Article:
Current Trends in the Warm-Edge Market
by Ric Jackson
Each year, the marketplace becomes more competitive for window and insulating glass (IG) manufacturers. In order to maintain and grow market share, manufacturers must differentiate their product lines and offer the consumer value and high-performance products. To ensure a competitive edge, window and IG producers are expanding their product lines to include high-performance low-E glass, gas-filling technologies and new warm-edge spacer designs.
Advancements in laminates and extrusion technologies have led to many opportunities to develop flexible spacers with a variety of enhanced performance features. These new flexible spacers can improve a window’s performance significantly while also being more efficient and cost-effective for IG fabricators than many current spacer systems.
Our company first introduced warm-edge spacer systems in 1978. The use of these systems began to rise in the early 1980s due to the energy crisis, when conserving energy and reducing the cost to heat a home became a priority. Over the past 20 years, new spacer designs have revolutionized the energy efficiency of windows.
IG spacer systems are characterized in a variety of ways, from thermal
performance to degrees of flexibility, but typically, all include a moisture
barrier, sealants and adhesives, desiccant and spacer. As of 1999, according to
the Study of the U.S. and Canadian Market for Windows and Doors by Ducker
Research Co. Inc., the residential IG window market has been dominated by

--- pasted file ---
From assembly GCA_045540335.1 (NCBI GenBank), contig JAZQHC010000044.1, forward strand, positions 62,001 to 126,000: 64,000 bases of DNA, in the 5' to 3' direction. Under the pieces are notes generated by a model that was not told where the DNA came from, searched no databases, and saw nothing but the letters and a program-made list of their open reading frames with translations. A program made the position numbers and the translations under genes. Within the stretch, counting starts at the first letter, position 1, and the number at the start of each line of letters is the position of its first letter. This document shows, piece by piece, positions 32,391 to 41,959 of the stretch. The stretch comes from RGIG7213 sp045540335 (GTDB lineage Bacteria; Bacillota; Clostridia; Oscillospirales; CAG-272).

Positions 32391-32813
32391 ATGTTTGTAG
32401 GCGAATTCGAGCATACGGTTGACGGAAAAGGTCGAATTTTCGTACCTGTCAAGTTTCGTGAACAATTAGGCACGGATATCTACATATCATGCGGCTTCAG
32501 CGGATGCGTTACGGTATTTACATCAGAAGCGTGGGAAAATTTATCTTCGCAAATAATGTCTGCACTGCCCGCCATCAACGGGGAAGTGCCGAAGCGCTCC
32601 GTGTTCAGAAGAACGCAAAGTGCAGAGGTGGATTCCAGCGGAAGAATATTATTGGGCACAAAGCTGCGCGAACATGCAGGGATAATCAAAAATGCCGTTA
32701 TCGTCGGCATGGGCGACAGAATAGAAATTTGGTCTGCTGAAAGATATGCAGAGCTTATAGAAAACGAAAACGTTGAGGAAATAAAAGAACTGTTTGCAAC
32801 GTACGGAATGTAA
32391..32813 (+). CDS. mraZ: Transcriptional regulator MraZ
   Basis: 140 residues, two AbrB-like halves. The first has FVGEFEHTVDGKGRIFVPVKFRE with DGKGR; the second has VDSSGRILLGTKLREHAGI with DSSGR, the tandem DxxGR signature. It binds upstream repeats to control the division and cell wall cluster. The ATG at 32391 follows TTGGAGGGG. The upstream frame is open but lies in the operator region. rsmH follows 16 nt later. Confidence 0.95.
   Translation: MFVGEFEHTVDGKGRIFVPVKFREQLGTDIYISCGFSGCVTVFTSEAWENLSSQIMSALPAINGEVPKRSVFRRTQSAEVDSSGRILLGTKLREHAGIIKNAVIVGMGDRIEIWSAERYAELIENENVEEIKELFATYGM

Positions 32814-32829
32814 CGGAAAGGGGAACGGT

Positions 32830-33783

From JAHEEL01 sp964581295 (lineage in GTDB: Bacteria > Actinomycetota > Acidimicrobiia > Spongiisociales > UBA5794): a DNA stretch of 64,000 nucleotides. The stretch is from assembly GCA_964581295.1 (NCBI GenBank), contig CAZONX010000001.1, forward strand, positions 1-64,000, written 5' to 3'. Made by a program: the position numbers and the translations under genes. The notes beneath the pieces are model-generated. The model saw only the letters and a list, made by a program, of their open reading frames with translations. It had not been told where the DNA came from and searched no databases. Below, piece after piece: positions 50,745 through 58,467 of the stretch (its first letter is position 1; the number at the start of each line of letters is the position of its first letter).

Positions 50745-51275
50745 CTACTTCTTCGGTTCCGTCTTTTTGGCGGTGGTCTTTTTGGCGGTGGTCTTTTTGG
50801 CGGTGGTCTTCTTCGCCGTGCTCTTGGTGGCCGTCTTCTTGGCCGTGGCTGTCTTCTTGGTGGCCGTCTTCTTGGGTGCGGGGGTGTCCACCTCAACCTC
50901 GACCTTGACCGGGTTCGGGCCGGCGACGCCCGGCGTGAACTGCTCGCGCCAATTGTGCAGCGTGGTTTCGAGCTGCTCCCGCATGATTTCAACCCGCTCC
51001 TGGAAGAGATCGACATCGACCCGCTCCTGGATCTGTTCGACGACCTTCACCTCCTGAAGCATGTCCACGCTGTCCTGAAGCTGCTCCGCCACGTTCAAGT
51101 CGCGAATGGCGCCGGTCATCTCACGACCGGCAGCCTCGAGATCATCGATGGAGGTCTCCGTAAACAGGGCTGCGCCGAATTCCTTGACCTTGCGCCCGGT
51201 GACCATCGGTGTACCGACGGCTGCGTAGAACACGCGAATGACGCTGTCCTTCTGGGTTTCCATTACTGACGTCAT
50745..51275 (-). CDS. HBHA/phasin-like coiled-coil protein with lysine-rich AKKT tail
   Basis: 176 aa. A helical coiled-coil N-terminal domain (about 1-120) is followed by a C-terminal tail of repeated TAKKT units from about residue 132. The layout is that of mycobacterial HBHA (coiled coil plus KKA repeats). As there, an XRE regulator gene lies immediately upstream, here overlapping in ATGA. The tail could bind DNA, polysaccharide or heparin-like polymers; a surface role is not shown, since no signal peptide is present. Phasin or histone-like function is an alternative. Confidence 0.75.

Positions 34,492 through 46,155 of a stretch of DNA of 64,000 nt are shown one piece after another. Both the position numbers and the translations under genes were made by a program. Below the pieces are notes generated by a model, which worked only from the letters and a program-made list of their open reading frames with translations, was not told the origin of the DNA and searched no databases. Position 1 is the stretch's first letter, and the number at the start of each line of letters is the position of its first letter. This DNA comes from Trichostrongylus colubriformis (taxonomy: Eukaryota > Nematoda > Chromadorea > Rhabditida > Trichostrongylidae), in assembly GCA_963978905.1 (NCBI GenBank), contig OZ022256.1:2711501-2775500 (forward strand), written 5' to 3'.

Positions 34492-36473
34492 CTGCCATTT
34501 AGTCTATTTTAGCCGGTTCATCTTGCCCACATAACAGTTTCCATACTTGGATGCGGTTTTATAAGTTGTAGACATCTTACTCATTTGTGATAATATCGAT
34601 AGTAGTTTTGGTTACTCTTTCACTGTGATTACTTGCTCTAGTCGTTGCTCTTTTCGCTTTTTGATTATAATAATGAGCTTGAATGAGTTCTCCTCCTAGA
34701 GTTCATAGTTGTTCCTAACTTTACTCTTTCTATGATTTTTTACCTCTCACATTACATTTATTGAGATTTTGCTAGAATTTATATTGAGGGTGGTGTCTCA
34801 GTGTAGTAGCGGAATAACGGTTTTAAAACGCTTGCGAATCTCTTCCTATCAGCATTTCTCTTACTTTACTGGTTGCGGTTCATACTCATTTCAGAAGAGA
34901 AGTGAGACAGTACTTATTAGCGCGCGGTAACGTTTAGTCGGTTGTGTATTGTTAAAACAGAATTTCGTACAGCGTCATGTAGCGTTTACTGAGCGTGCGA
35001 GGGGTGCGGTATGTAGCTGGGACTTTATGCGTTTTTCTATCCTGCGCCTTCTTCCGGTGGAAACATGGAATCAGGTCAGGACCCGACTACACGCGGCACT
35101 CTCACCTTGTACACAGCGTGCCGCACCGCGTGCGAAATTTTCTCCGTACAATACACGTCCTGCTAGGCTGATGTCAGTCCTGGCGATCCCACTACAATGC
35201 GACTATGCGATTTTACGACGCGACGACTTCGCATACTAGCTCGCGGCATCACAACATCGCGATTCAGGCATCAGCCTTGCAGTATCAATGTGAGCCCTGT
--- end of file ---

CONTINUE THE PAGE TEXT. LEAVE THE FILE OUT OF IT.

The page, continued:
warm-edge spacer technology.
is in contrast to the market prior to 1995 when aluminum spacer was the dominant
Currently, warm-edge spacers comprise 82 percent of the North American window market. This category of spacers can be broken down further into rigid (54 percent) and non-rigid (28 percent). Rigid warm-edge spacers include principally U-shaped and stainless-steel spacer bars, while non-rigid, warm-edge spacers include products like Swiggle® Seal and desiccated silicone foam. The remaining portion of the market uses aluminum spacer bars (18 percent).
Trends Driving New Developments
Advancements in spacer systems are being driven today by a number of trends. These include developments in new window shapes such as bent glass, new coatings for glass and a variety of shapes and inserts. In addition, new applications for insulating glass in commercial buildings, residential homes, transportation vehicles and refrigerated displays demand advancements in spacer design.
In addition, fabricators are pushing suppliers to produce products that are more versatile and cost-effective. Lower profit margins and reduced selling prices, combined with increased market fragmentation, are forcing fabricators to reduce inventory and increase flexibility of their operations. New materials, such as laminates, composites, film adhesive applications and advanced extrusion and molding technologies, are creating opportunities for better designed windows and spacer systems with advanced performance features at competitive costs.
Most significant, however, is the trend to require manufacturers to meet new performance standards. As energy concerns continue to grow, spacer systems, as well as other products, must be energy-efficient. Spacer systems must meet new certification requirements from federal and industry regulators and they must support longer-term warranties and durability standards. In addition, spacers must be flexible and compatible enough not only for today’s coatings, but for tomorrow’s as well.
Ric Jackson serves as director of marketing for TruSeal Technologies Inc. based in Beachwood, Ohio.
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